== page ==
Ocean and coastal waves

Ocean waves build and maintain beaches, promote diversity in marine habitats and ecology, and provide recreational amenity for swimmers and surfers.

Ocean waves distribute sand along the coast and onto beaches, where it is continuously recycled between surf zone bars, the beach and dunes.

However, the destructive nature of waves is experienced during East Coast Low (ECL) storms, damaging coastal environments, properties and infrastructure. During ECLs, sand is eroded from beaches and moved offshore into surf zone bars, which break waves farther from the shore and ultimately limit destructive wave energy at the beach.

Following storms, constructive waves replenish beaches by transporting the sand back onshore. Depending on the severity and frequency of storms, full beach recovery may take several months to several years.

Department of Planning, Industry and Environment is working to improve our understanding of coastal wave conditions throughout NSW by measuring and modelling waves as they travel from the ocean to the coast.

Bournda National Park

Bournda National Park Photo: J Spencer/OEH

Garie beach, Royal National Park

Garie Beach, Royal National Park Photo: D Finnegan/OEH

Measuring waves

The Department manages the NSW Coastal Data Network Program. Data is collected at seven offshore locations along the NSW coast by NSW Public Works Manly Hydraulics Laboratory, and is used by scientists, engineers, government agencies, and the public. Long-term wave records are crucial to understanding regional wave climate variability and the likelihood of extreme conditions.

The distinctive underwater topography at each NSW beach influences waves as they approach the coast, and conditions at one beach may be very different from the next, even at the same time. Department scientists deploy Waverider buoys off beaches and rock platforms to measure waves before they break. The research aims to understand why some locations are more impacted by wave processes and coastal hazards than others.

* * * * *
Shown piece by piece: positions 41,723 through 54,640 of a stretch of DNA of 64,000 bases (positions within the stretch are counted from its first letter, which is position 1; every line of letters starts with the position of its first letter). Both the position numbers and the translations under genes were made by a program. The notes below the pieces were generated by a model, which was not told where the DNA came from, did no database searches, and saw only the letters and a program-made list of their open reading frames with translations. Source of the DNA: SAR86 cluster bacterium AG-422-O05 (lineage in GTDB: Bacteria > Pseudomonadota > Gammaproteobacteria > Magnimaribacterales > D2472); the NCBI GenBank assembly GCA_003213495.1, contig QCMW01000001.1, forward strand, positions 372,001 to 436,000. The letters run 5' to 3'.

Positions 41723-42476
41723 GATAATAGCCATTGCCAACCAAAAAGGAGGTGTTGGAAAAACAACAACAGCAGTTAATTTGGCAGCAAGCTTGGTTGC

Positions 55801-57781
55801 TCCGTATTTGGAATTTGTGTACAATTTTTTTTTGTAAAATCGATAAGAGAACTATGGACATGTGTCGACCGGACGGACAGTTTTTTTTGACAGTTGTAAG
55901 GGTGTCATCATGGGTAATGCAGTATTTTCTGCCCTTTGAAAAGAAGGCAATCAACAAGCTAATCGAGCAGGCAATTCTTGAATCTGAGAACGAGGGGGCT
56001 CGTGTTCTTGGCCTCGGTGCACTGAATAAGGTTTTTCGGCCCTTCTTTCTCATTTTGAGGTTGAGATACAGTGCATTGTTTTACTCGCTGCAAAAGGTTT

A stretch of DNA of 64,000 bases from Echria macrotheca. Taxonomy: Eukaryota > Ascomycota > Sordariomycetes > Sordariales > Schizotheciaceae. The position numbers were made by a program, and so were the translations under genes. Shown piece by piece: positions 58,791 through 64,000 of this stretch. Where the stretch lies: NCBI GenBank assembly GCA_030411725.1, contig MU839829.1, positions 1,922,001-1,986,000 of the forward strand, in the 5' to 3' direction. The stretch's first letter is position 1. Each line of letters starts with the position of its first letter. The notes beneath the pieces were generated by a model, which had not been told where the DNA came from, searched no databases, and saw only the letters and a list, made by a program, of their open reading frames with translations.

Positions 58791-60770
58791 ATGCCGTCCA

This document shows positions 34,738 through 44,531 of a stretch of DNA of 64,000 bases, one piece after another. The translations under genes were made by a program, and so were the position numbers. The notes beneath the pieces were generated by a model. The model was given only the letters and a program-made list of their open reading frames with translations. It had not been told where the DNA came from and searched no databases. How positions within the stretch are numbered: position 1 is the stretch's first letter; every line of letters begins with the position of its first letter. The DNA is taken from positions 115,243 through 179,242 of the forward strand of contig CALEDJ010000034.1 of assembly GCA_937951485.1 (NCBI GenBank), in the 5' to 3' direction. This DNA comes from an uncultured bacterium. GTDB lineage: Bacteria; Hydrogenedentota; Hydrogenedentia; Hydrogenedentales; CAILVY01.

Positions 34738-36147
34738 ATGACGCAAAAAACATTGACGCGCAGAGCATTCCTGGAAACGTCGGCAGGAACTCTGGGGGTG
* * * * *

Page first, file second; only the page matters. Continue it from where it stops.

Wave modelling tools

In collaboration with Baird Australia and NSW Public Works Manly Hydraulics Laboratory, we have developed a suite of tools that rapidly transform offshore wave conditions to the NSW coastline. The NSW Nearshore Wave Transformation Tools provide a rapid, efficient and reliable means to calculate and visualise past and future nearshore wave conditions. More than 14,000 nearshore output locations are currently available in 10m and 30m water depth.

Low southerly waves in Sydney map

Toolbox output: Low southerly waves in Sydney

High southerly waves in Sydney map

Toolbox output: High southerly waves in Sydney

The NSW Nearshore Wave Forecast Tool provides nearshore wave conditions over a rolling nine-day period for all NSW beaches, using real-time offshore Waverider buoy measurements and a regional ocean wave forecast model.

The NSW Nearshore Wave Transformation Toolbox is an advanced set of tools that provides coastal professionals with access to over 35 years of nearshore wave conditions along the NSW coast. The toolbox allows users to visualise nearshore wave conditions for locations and time periods of interest, and functionality to generate and export datasets.

The tools transform ocean wave data collected through the NSW Coastal Data Network Program to the coastline. To supplement historical ocean wave measurement data, we also maintain a global-regional ocean wave model.